State house stalemate

Carcieri takes another run at cutting state workers, but the outlook is murky
By IAN DONNIS  |  September 12, 2007

Many Rhode Islanders take an almost visceral delight in those occasions when a state worker is shown to be goofing off on the public’s dime. Beyond the undeniable news and entertainment value, such episodes chip away at public confidence and offer anecdotal justification for Governor Donald L. Carcieri’s efforts to cut what he has characterized as an overly large state workforce.
 
Yet when viewed in proportion to our population, the number of state workers in Rhode Island is the smallest among the six New England states and just the 40th-largest in the country, according to US Bureau of Labor statistics used in an analysis compiled by Governing magazine.
 
In contrast to regional leader Vermont, which has 301 state employees per 10,000 residents, the magazine’s sourcebook found, Rhode Island has 164 state workers per 10,000 residents. The comparable numbers for the other states: Maine (221); Connecticut (196); New Hampshire (188); and Massachusetts (187).
 
This is not to suggest that Rhode Island lacks a serious imbalance between revenue and spending. And with a $306 million structural deficit projected for the next fiscal year, Gary Sasse, executive director of the business-backed Rhode Island Public Expenditure Council (RIPEC), puts part of the blame on the relatively high cost of state workers in Rhode Island.
 
After being easily rebuffed by the General Assembly earlier this year in his effort to cut 1000 state employees — an initiative, marked by a lack of specificity, that was unfurled near the end of the legislative session — Carcieri is now regrouping with additional initiatives to cut the size of state government.
 
The stakes are high for the Republican governor, particularly considering how he came into office after a campaign touting reform and heightened economic vitality. More than four years later, Car¬cieri couldn’t have been pleased this week when a poll by Brown University’s Darrell West showed that his approval rating has taken a sharp hit since the start of the year — falling from 59 percent to 44 percent.
 
More ominously, the poll found that only 31 percent of Rhode Islanders (down from 50 percent in January) think the state is headed in the right direction.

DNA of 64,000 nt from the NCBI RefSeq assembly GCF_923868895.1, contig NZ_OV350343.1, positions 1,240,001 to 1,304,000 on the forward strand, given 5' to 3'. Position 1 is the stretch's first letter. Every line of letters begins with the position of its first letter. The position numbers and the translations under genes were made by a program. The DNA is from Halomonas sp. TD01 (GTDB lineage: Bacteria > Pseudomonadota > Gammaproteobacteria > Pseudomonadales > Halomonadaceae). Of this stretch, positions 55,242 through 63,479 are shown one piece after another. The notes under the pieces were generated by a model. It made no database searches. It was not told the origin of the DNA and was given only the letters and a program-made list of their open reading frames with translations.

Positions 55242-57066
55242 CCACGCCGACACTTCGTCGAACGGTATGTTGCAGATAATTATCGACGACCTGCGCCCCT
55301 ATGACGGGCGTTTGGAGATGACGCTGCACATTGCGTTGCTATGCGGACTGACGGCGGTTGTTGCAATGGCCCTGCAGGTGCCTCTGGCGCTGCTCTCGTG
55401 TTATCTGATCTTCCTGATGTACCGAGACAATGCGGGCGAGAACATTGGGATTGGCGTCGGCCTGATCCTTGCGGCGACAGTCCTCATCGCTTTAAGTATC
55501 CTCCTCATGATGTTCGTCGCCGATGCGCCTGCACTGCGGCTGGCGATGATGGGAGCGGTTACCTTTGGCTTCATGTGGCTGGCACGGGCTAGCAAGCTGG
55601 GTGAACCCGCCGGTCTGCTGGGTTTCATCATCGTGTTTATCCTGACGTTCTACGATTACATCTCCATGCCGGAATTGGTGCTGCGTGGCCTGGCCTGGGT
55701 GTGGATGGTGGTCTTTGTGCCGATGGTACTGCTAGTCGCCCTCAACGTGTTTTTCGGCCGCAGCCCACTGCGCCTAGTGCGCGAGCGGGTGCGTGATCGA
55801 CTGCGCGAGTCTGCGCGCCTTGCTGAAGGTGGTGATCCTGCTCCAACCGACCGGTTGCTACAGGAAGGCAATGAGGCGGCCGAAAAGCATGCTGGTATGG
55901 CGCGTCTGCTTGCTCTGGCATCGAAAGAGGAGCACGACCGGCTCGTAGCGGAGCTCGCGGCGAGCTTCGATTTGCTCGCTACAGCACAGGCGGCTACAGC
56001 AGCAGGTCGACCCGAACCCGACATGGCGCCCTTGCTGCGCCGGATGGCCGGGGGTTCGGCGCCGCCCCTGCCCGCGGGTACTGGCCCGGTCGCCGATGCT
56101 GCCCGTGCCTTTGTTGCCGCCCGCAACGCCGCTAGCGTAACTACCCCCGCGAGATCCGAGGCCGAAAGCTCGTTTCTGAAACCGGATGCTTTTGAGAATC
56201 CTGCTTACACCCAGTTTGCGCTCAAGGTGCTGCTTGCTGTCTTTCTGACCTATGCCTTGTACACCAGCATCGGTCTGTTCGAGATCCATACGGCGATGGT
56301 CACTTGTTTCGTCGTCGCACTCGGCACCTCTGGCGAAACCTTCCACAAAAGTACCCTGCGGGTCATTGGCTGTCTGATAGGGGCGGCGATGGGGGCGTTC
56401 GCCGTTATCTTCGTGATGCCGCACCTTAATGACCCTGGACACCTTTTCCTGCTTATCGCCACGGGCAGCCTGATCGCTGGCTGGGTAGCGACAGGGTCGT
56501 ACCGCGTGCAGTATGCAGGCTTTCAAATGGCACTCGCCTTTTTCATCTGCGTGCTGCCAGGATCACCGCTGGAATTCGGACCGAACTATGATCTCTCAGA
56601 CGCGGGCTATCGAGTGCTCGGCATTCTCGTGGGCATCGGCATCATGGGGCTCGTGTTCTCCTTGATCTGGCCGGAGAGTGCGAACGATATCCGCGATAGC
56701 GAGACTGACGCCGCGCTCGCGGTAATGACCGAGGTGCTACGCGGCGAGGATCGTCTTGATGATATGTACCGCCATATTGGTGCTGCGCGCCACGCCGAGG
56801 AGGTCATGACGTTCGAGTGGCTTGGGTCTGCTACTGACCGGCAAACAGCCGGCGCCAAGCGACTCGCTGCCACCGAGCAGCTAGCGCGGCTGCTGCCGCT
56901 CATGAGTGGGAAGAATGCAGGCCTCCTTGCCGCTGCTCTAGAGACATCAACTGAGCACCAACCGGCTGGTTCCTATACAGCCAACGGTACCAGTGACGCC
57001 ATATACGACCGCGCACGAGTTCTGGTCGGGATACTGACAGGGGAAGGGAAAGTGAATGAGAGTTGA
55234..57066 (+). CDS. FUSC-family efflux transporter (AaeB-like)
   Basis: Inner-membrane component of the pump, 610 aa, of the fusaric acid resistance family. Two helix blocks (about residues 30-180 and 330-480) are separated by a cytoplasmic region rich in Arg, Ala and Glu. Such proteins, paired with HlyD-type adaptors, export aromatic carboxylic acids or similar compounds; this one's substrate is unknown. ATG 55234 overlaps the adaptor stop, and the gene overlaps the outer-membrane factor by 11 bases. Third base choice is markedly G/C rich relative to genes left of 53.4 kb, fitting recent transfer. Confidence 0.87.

Such tidings are clearly unwelcome for any elected official. And while the 2010 gubernatorial election still remains a long way off, this rising level of dissatisfaction, if sustained, could help Rhode Island Democrats to regain the governor’s office for the first time since Bruce Sundlun yielded the reins in the mid-’90s.
 
For now, the larger implication — that Rhode Island, at a time when many states are flush with surpluses, can’t get its fiscal house in order — is bad enough.

1  |  2  |  3  |  4  |   next >
  Topics: News Features , U.S. Government, U.S. State Government, J Michael Downey,  More more >
| More


Most Popular
ARTICLES BY IAN DONNIS
Share this entry with Delicious
  •   RHODY'S LOCAL FOOD MOVEMENT FINDS ITS GROOVE  |  February 23, 2009
    Five years ago, when Farm Fresh Rhode Island (FFRI) launched its mission of promoting Ocean State-produced food, co-founder Noah Fulmer discovered a curious disconnection in the local food chain.
  •   TICKET TO RIDE  |  February 11, 2009
    In April 1999, two weeks after I started on the job at the Providence Phoenix , the FBI raided City Hall, formally unveiling the federal investigation that would land Vincent A. "Buddy" Cianci Jr., Rhode Island's rascal king, behind bars.
  •   ADVOCATES RENEW PUSH FOR PUBLICLY-FINANCED RI ELECTIONS  |  February 04, 2009
    During a news conference Tuesday afternoon in the State House rotunda, proponents of significantly expanding publicly financed elections in Rhode Island — a concept they call "Fair Elections" — cited a litany of reasons for why it would be good for the Ocean State and its citizens.
  •   THE UPSIDE OF HOPE IN RHODE ISLAND  |  January 29, 2009
    Everywhere one turns these days, there's seemingly more bad news about Rhode Island: the unemployment rate, one of the highest in the nation, tops 10 percent — and the state's running out of unemployment assistance.
  •   BROGAN TAKES ON TEENS, SOCIAL NETWORKING IN TEASER  |  January 28, 2009
    Former Providence Journal reporter Jan Brogan is out with her fourth mystery, Teaser .

 See all articles by: IAN DONNIS